- US growth sees modest Q2 bounce-back
- Greece returns to the Bond Markets
- Fed: Balance sheet run off to commence “relatively soon”
- IMF lowers US growth outlook, raises others’
- Abe’s support slides as scandals mount
- Trump backs corporate, middle-class tax cuts
A busy week of corporate earnings injected volatility into the major European indexes. Soft manufacturing data, notably in Germany and France, at the start of the week weighed on the market. But by midweek, as earnings season was in full swing, telecommunication, technology, and utility stocks led the markets higher. However, by the end of the week, European technology stocks, hurt by earnings misses and profit taking, were a drag on Germany’s Dax and France’s CAC 40. The pan-European index Stoxx 600 finished the week lower along with the US S&P 500.
US GDP rebounds from sluggish start to year
US economic growth accelerated in the second quarter, rising 2.6%, up from the first quarter’s 1.2% pace. Economists had expected a slightly stronger rebound, and the bounce is well short of expectations from earlier in the quarter. Wage pressures remain muted as hopes for sustained faster growth fade, given that pro-growth policies from Washington are looking less likely by the day. Modest growth averaging around 2% looks to be in the cards again in 2017. This should keep the US Federal Reserve on a gradual rate hiking path.
Greece returns to the Bond Markets
The financially strapped country returned to the financial markets for the first time since 2014 and sold about €3 billion of five-year bonds at an interest rate of 4.625%, a relatively high yield, to account for the inherent riskiness in holding Greek bonds. Greece is the rare sovereign that issues sovereign debt at a higher yield than some Greek corporates. The extra yield reflects the political risk posed by Greece’s relatively market-unfriendly Syriza government. Yields across most eurozone government bond markets broadly tracked U.S. Treasuries as they fell in the second half of the week following the Federal Reserve’s policy meeting on Wednesday.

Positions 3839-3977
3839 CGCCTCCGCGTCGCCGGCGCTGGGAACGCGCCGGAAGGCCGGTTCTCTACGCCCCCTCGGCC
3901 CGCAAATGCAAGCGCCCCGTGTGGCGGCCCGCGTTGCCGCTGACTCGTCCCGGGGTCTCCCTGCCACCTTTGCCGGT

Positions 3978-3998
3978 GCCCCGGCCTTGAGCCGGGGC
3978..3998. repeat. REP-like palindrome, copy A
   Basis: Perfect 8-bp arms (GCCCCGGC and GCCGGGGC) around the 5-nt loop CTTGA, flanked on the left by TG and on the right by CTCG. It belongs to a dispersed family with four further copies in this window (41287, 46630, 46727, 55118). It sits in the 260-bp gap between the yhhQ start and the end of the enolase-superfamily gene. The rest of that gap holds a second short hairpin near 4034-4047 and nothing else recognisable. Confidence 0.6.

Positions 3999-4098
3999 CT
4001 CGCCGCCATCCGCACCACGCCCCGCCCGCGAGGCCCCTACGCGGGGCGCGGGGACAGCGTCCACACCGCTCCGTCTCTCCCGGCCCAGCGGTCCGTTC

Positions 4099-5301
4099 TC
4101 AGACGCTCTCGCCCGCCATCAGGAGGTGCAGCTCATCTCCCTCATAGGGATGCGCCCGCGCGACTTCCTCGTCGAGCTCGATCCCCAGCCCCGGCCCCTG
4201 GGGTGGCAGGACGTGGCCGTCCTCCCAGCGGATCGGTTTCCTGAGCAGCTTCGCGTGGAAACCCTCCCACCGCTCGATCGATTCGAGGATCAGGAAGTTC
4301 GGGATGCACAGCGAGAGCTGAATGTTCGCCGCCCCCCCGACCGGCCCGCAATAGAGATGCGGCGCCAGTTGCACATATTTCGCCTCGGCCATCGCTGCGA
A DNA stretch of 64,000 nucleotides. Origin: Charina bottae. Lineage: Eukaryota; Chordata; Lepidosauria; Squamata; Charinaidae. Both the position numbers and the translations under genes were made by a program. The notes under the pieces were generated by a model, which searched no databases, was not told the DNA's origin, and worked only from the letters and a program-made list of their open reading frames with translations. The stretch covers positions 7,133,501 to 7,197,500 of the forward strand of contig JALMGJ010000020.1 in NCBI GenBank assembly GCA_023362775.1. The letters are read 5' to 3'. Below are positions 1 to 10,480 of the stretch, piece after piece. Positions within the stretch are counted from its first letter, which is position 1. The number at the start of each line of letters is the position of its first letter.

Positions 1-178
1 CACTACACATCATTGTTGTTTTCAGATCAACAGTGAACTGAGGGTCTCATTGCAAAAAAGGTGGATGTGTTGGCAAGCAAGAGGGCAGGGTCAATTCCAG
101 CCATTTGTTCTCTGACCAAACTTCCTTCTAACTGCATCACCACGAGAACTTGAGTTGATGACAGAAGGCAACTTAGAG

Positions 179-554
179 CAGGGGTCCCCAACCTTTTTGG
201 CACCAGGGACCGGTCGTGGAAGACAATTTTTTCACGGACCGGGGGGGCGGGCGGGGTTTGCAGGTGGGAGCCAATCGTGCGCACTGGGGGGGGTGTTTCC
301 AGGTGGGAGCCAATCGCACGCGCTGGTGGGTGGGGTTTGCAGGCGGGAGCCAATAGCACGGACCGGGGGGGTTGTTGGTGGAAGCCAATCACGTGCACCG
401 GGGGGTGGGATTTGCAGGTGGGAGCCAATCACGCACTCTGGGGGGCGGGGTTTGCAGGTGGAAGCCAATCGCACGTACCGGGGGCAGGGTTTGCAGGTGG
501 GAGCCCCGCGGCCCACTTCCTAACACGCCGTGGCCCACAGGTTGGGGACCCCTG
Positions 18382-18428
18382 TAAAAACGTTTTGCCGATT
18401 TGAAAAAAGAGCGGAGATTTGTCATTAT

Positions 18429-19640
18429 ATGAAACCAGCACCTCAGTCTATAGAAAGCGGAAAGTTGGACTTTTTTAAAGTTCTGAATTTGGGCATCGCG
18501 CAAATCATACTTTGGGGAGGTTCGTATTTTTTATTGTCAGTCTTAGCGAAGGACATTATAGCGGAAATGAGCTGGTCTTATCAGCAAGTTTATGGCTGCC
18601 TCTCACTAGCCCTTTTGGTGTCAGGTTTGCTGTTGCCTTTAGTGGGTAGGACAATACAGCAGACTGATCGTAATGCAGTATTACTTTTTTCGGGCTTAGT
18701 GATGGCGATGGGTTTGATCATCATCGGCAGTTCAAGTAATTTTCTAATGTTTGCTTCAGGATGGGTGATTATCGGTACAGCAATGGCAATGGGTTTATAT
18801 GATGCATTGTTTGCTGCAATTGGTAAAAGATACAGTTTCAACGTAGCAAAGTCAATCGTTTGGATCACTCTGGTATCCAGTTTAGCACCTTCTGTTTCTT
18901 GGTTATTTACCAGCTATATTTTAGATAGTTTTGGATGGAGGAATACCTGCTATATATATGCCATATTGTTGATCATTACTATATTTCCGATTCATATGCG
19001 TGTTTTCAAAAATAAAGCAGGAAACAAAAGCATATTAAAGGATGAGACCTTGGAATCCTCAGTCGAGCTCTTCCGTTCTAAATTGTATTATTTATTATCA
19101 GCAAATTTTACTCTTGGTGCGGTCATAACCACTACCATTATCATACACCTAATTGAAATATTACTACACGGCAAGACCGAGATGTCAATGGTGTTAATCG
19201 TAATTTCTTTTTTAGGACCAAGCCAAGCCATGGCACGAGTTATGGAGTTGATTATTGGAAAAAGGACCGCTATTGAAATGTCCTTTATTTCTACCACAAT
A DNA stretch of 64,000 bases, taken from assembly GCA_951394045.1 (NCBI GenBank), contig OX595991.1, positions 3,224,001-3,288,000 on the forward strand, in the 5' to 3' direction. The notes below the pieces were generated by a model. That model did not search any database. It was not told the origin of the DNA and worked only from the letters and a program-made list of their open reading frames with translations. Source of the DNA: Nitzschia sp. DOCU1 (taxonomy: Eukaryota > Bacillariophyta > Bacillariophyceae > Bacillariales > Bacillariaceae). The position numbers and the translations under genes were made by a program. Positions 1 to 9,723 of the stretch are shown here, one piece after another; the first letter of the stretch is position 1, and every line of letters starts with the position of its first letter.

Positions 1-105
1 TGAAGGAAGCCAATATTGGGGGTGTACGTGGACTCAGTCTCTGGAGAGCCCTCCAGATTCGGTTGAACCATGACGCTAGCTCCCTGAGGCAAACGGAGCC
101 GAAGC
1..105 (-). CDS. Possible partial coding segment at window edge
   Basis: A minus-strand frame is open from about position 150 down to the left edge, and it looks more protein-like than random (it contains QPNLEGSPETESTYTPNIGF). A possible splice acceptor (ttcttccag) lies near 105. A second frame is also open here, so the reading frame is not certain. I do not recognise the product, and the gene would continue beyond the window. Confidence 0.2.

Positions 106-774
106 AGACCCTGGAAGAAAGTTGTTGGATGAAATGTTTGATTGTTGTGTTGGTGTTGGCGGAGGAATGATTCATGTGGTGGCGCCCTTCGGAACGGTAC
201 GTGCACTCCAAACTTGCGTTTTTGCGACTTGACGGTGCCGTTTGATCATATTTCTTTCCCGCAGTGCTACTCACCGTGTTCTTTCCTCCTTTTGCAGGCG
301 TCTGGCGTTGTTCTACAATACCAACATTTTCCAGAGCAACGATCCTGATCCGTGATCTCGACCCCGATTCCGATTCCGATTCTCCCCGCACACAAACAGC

Fed signals it’s ready to cut balance sheet soon
In a statement released after Wednesday’s Federal Open Market Committee meeting, the Fed indicated it is ready to begin trimming its balance sheet, which enlarged in the wake of the global financial crisis. In a statement, the Fed said it expects to begin allowing some of its bond holdings to mature “relatively soon.” This is a shift from earlier language, released after the June FOMC meeting, that indicated a move by the end of the year. Many expect an announcement to come at the September FOMC meeting. The Fed held rates steady while acknowledging that inflation is running below its 2% target.
IMF affirms global growth view
In a mid-year review, the International Monetary Fund maintained its forecast for 3.5% growth in gross domestic product this year. The fund lowered its outlook for US growth to 2.1% from a previous reading of 2.3% while raising its outlook for the eurozone and Japan. It downgraded its outlook for UK growth.